Pre reading – Vilhauer Garamers – Ethics of play by Monica Vilhauer
Philosophical hermeneutics – understanding methodology and interpretation of esp. texts, literature and philosophy!
….my initial reaction was “what’s has this got to do with the outline of the session?”. I am still trying to get to grips with some of the basic classroom management stuff; is the philosophy of education and educational studies taking it a step too far for me? Feeling unsure about my interpretations of this reading, I checked with a colleague. Was I getting this right? Yes! Similar thoughts had also occurred during their engagement. I started to feel more confident.
Whilst I found the philosophical style difficult at first, there were areas that I could identify with. Although not a practical piece of work, I could somehow make connections and visualise in my own ways what the author was discussing. We have all watched small children play the back and forth, imitation; of course that’s how you learn; however I guess I hadn’t thought about the intangibles that sit alongside this. The emotions, the exchanges, the to and fro, the assimilation that take place between subject and subject matter.
I have struggled to evaluate exactly what I got from the reading, and how to summarise. Upon reading the text again (several times over), I made the following connections, which I have broadly listed as bullet points under the heading student, teacher and questions this text left me with.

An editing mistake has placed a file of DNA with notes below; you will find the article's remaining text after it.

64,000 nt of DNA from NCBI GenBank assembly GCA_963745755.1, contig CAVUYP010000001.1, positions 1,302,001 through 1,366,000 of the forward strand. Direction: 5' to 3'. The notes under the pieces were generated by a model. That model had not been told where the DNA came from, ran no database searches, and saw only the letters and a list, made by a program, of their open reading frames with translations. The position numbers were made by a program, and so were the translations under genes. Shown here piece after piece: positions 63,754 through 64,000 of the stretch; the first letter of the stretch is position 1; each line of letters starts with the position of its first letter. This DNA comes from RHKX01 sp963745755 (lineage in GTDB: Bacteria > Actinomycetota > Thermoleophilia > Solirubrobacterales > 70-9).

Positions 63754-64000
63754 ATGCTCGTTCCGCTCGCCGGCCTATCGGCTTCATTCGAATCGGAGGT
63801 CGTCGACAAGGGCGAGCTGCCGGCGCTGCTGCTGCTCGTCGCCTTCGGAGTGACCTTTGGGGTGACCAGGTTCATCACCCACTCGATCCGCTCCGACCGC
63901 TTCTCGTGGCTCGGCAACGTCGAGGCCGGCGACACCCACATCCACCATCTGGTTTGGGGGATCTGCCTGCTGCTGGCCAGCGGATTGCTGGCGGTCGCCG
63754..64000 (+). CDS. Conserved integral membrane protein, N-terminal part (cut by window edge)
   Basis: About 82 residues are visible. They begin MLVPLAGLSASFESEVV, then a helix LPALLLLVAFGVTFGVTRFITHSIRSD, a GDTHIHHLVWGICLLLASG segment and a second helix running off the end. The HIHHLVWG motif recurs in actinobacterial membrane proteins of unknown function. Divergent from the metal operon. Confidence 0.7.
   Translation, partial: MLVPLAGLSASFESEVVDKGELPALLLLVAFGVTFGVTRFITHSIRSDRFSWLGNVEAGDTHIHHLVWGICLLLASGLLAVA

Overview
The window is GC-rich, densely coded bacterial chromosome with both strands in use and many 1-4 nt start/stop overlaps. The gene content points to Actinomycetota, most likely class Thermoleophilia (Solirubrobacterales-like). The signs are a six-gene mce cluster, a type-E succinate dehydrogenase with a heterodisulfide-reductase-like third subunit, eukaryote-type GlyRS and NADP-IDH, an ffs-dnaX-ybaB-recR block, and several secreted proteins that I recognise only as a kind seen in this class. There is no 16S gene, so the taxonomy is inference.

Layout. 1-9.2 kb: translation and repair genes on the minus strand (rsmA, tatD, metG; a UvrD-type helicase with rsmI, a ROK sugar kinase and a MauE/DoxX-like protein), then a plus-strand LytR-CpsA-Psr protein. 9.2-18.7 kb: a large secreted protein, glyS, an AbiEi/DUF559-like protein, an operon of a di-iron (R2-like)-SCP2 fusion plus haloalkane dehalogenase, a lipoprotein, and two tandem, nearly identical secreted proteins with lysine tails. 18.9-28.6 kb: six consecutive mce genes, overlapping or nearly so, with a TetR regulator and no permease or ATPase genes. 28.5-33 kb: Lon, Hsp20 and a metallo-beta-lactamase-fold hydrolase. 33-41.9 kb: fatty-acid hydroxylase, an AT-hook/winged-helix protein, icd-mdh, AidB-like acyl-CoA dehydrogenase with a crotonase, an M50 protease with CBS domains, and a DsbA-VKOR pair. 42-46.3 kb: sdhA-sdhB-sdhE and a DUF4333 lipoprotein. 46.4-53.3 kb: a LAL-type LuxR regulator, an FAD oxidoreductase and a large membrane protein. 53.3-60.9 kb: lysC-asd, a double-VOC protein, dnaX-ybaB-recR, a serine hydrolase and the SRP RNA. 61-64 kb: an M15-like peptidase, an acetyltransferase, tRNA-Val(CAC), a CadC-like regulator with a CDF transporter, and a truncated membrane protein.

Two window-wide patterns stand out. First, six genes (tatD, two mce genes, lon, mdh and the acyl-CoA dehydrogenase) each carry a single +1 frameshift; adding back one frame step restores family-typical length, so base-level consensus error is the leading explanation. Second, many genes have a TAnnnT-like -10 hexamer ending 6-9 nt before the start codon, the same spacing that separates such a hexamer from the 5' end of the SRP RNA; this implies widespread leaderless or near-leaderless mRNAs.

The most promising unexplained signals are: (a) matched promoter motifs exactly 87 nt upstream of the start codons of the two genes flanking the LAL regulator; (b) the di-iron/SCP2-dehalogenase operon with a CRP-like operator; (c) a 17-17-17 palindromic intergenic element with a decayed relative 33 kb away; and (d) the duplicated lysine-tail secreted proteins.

I am still feeling unsure if my interpretations are valuable. I am guessing that in some way they answer the outline of the session: Models of theories and learning. Values and knowledge in teaching.
- In our early education we visualise before we read. Play forms a critical part in completing the process in the early years. Why or should this change as we get older?
- Objects can be a good way to make connections and bring a picture to life. Knowledge or meaning to individuals have been communicated through the interactions. The act of play or an encounter transcends all sectors, material types and delivery etc.
- Students’ interpretive actions of what is being presented to them. We cannot control their experience / interaction with the text or subject matter. There will always be variability in the act of engagement depending on the players. Interpretation is personal to each encounter with it.
- Any act of interpretation within the experience can change a student’s perception. When students recognise new material and facts they add to their knowledge. Giving it a presence?
- The new knowledge gained and once assimilated, builds to connect concepts and transforms them into more recognisable forms?
- The act of teaching presents an opportunity for knowledge. As teachers we need to shine a light on new ideas that might be hidden or unknown to our audience. At the same time we need to be accepting of others’ views towards these – they might be different.
- Teaching can be seen as a larger act. Something from which all the subjects can gain to a greater or lesser degree. This will depending on how deeply they interact with the event and feel they belong?
- Teachers need to be responsive. Making adjustments to ensure participants remain engaged with the play. Back and forth presenting and recognising.
- There are many levels of teaching from interaction; to interpretive processes of working with others. Uncovering knowledge for others, allows a transformation to take place. Bringing something to life allowing others to access it.
- Teaching requires focus, meaningful articulation and passion to be effective. Material selection needs to be focused and articulated in an engaging way to be effective. A teacher needs to be committed.